Hispanic Identity Fades Across Generations as Immigrant Connections Fall Away
High intermarriage rates and declining immigration are changing how some Americans with Hispanic ancestry see their identity. Most U.S. adults with Hispanic ancestry self-identify as Hispanic, but 11%, or 5 million, do not.
Latinos and the New Trump Administration
Hispanics are divided about their place in America after Trump’s election.
Size of U.S. Unauthorized Immigrant Workforce Stable After the Great Recession
There were 8 million unauthorized immigrants in the U.S. working or looking for work in 2014, making up 5% of the civilian labor force, according to new Pew Research Center estimates using government data.
Democrats Maintain Edge as Party ‘More Concerned’ for Latinos, but Views Similar to 2012
75% of Latinos have discussed Trump’s comments about Hispanics in the past year.
Digital Divide Narrows for Latinos as More Spanish Speakers and Immigrants Go Online
The long-standing divide in internet use between U.S. Hispanics and whites is now at its narrowest point since 2009, as immigrant and Spanish-dominant Latinos make big strides in going online.
Latinos Increasingly Confident in Personal Finances, See Better Economic Times Ahead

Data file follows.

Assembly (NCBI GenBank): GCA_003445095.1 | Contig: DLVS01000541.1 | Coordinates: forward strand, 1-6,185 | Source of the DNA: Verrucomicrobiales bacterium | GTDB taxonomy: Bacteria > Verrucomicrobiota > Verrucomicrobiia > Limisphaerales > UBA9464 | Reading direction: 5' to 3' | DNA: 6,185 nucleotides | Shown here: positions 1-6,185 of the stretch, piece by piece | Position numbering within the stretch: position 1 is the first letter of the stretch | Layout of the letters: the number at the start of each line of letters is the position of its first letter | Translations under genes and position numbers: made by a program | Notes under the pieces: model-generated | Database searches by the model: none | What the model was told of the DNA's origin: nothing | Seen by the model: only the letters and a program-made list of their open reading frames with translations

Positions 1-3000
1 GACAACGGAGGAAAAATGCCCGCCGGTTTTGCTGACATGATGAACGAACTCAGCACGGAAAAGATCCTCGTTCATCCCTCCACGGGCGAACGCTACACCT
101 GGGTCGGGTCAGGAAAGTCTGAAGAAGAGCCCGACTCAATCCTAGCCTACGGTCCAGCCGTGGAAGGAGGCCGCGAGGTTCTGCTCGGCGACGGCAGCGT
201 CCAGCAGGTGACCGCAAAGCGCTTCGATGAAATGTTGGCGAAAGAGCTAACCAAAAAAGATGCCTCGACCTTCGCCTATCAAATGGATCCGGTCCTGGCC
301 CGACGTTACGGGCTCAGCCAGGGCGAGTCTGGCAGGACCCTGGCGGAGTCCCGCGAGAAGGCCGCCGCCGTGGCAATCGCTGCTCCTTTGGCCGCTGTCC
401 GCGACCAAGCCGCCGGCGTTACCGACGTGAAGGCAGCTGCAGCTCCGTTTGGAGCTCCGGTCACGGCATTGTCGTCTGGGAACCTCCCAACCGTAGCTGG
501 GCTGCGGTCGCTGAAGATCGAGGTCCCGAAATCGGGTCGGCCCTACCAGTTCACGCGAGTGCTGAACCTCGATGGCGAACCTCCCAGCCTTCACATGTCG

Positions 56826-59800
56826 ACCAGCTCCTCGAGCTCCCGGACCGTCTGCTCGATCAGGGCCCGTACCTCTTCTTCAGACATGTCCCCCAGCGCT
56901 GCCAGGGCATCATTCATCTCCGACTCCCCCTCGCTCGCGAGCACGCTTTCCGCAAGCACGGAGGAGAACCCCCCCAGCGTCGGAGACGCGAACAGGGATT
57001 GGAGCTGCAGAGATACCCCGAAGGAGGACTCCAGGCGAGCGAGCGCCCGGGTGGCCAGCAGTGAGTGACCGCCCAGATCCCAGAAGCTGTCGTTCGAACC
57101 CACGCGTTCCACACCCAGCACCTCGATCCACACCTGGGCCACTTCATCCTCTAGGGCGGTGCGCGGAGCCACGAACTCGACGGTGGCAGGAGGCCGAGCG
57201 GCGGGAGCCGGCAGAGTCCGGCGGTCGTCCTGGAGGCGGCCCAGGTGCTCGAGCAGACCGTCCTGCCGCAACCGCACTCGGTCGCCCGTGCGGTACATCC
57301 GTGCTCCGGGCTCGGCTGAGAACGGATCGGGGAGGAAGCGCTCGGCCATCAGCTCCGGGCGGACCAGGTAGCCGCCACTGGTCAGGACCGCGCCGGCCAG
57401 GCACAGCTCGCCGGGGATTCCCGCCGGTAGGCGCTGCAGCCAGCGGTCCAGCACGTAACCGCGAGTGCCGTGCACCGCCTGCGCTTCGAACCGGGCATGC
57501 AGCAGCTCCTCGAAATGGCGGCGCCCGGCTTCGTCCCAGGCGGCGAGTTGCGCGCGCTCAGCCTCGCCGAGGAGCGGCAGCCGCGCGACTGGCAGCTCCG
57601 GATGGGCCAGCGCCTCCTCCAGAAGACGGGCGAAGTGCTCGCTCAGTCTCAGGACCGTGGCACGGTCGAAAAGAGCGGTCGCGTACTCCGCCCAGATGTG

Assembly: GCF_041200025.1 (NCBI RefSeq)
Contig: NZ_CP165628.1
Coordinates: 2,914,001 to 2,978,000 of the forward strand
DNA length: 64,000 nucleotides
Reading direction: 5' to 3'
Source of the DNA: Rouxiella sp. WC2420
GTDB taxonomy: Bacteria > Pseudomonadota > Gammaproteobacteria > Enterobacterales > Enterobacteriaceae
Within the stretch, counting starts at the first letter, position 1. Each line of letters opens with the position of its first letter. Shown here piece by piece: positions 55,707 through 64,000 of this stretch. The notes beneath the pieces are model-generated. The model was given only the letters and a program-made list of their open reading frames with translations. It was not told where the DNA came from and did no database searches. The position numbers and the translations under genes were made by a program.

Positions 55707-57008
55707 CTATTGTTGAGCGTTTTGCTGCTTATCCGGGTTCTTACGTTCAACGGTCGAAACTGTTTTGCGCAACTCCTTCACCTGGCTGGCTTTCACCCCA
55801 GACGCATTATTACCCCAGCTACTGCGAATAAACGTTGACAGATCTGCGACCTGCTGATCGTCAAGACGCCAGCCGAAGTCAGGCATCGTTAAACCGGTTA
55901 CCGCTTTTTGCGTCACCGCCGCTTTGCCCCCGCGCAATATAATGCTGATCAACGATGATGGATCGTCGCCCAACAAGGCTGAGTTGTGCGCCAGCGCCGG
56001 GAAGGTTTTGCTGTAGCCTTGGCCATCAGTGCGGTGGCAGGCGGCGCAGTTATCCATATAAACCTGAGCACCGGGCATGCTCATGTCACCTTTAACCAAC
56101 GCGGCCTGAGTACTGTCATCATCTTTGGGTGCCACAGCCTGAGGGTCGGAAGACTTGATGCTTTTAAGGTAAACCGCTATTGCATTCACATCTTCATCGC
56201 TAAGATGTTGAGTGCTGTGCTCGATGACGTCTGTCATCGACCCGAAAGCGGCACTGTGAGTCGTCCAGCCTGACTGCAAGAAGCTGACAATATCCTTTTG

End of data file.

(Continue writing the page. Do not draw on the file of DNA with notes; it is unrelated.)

Hispanics have become more upbeat about their personal finances and their financial future since the Great Recession, with 81% saying that they expect their family’s financial situation to improve in the next year.
Millennials Make Up Almost Half of Latino Eligible Voters in 2016
Hispanic millennials will account for 44% of the Hispanic electorate. The coming of age of youth and naturalizations will drive the number of Latino eligible voters to a record 27.3 million this year.
More Mexicans Leaving Than Coming to the U.S.
Between 2009 and 2014, about 140,000 more Mexican immigrants have returned to Mexico from the U.S. than have migrated here, citing family reunification as the main reason for leaving.
Modern Immigration Wave Brings 59 Million to the U.S.
The nation’s foreign-born population has swelled from 10 million in 1965 to a record 45 million in 2015. By 2065, the U.S. will have a projected 78 million immigrants.
Foreign-Born Share Falls for 14 Major U.S. Hispanic Groups
The U.S. Hispanic population has long been characterized by its immigrant roots. But as immigration from Latin America slows, the immigrant share among each of the nation’s largest Hispanic origin groups is in decline.